History professor Tony Grafton, speaking at Princeton’s annual Veterans Day Service Nov. 12, called on the University to provide more support for those who have served in the military. “Probably Princeton will never again have its own field artillery unit, with 70 horses and hundreds of members, as it did in the 1920s, or a course on ‘hippology’ in its curriculum,” Grafton said to about 125 people in the University Chapel. “But we can, and should, do a great deal more than we have.”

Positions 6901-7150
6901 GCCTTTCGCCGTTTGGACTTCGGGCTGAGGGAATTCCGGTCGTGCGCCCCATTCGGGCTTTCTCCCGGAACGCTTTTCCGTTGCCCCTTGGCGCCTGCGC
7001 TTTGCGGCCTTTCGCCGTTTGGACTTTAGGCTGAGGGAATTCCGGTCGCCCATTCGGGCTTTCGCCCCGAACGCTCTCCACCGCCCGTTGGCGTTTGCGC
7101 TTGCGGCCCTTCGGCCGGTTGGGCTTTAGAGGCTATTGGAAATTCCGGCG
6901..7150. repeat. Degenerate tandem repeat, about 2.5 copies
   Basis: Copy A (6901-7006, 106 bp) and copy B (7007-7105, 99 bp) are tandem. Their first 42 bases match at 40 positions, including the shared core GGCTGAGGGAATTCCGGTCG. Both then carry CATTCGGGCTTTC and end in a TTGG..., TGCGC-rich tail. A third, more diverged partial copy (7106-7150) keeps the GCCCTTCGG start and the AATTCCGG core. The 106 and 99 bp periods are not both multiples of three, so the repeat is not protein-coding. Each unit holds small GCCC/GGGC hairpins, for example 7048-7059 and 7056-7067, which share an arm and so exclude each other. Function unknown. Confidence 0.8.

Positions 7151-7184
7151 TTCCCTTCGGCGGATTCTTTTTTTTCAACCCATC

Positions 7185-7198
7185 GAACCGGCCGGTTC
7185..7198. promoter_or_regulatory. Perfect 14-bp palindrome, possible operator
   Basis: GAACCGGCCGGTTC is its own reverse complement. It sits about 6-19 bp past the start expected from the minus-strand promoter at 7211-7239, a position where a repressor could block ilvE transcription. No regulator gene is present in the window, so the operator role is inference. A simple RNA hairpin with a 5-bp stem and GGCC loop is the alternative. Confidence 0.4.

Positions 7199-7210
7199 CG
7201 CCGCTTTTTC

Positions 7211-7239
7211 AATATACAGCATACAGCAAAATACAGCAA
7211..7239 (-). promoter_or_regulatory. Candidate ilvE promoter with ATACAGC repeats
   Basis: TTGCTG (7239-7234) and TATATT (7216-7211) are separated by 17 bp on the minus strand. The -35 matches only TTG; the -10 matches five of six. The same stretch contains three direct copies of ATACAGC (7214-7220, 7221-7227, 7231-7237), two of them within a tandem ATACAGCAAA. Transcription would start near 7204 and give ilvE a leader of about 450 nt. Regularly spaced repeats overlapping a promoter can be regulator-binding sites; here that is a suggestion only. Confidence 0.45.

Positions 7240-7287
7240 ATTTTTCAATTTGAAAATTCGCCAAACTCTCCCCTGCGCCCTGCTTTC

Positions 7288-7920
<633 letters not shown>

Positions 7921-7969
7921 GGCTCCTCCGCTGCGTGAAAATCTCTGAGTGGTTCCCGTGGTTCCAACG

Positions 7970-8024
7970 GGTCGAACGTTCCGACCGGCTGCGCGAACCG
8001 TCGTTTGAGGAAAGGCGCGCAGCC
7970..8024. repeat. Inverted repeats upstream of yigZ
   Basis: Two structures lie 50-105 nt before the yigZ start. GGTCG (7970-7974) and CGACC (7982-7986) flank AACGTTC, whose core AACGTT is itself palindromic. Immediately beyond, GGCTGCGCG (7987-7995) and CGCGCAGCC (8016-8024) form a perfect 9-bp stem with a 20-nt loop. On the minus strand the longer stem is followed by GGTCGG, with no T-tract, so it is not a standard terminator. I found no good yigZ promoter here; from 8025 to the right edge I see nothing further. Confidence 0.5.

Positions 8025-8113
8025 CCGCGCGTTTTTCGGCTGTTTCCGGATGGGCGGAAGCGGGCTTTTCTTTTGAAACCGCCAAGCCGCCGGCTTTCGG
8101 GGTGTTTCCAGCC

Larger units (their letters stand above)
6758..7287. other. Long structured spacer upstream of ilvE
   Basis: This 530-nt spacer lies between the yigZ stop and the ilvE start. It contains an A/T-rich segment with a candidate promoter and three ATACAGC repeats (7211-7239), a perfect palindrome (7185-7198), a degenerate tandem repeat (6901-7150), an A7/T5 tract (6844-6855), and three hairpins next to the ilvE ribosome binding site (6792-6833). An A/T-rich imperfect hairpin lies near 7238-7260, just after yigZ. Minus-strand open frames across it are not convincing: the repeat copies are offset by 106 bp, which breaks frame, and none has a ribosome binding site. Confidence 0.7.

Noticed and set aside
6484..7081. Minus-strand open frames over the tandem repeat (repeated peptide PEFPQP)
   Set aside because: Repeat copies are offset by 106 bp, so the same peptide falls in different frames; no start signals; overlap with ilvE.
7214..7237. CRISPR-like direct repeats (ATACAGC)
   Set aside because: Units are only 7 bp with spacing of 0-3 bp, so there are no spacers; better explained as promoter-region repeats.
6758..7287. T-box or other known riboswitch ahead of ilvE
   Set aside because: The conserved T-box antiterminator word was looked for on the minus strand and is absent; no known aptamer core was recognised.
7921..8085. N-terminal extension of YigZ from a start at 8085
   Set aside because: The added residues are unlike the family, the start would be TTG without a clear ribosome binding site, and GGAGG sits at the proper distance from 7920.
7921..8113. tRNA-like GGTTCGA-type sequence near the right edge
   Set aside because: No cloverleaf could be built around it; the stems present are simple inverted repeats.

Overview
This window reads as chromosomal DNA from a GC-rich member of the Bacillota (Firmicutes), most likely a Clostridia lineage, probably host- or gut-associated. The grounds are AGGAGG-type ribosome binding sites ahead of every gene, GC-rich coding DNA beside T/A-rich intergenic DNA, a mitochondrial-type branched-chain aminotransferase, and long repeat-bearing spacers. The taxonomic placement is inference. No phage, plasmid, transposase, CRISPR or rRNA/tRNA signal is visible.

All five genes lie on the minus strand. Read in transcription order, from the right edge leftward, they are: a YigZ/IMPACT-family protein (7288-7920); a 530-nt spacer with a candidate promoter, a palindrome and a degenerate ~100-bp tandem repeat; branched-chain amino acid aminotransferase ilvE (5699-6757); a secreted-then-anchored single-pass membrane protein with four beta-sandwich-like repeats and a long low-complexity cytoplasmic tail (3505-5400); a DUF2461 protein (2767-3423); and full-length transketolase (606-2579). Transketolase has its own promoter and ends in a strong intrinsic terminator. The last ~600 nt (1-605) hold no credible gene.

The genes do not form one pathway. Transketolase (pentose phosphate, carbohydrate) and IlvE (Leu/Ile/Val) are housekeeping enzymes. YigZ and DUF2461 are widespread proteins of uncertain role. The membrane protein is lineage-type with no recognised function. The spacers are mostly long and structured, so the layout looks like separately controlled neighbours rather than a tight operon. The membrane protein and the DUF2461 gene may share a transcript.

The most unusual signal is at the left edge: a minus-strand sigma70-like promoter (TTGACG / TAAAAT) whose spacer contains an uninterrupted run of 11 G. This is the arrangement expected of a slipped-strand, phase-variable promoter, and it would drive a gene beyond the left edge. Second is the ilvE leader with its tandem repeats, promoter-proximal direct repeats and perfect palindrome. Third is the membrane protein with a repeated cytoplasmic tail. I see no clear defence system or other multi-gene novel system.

Grafton, who has written on the importance of the academy understanding the role of the armed forces, said that Veterans Day provides an opportunity to acknowledge the debt that Americans owe to its veterans. “As professors, students, and members of the Princeton University community, we should demand that our university support the military in every way that is consistent with its own larger enterprise, and that it offer opportunities to as many veterans as possible, as it did in the years just after World War II,” Grafton said. He said that as a young faculty member, many of his senior colleagues were veterans who brought to their scholarship and teaching a sense of reality, of a world outside the academy … They didn’t talk about their service, but it had shaped them.” Grafton said that he and his wife are university teachers of a different era, but that the military “suddenly mattered to us, in an urgent way,” when their son Samuel joined the Marines and became a helicopter pilot from 2002 to 2011. Through his son’s military experience, he said, he had learned about brotherhood, meritocracy, education, and above all about sacrifice. And while those in the military “do not always live up to the stringent demands of their codes of conduct,” he said, “military ideals and military practices have achieved striking successes in areas where our civil society has failed.” Following the service, six students were sworn in on the Chapel steps as ROTC cadets, including five Princeton freshmen and one from the College of New Jersey. The University’s ROTC unit has 27 students enrolled.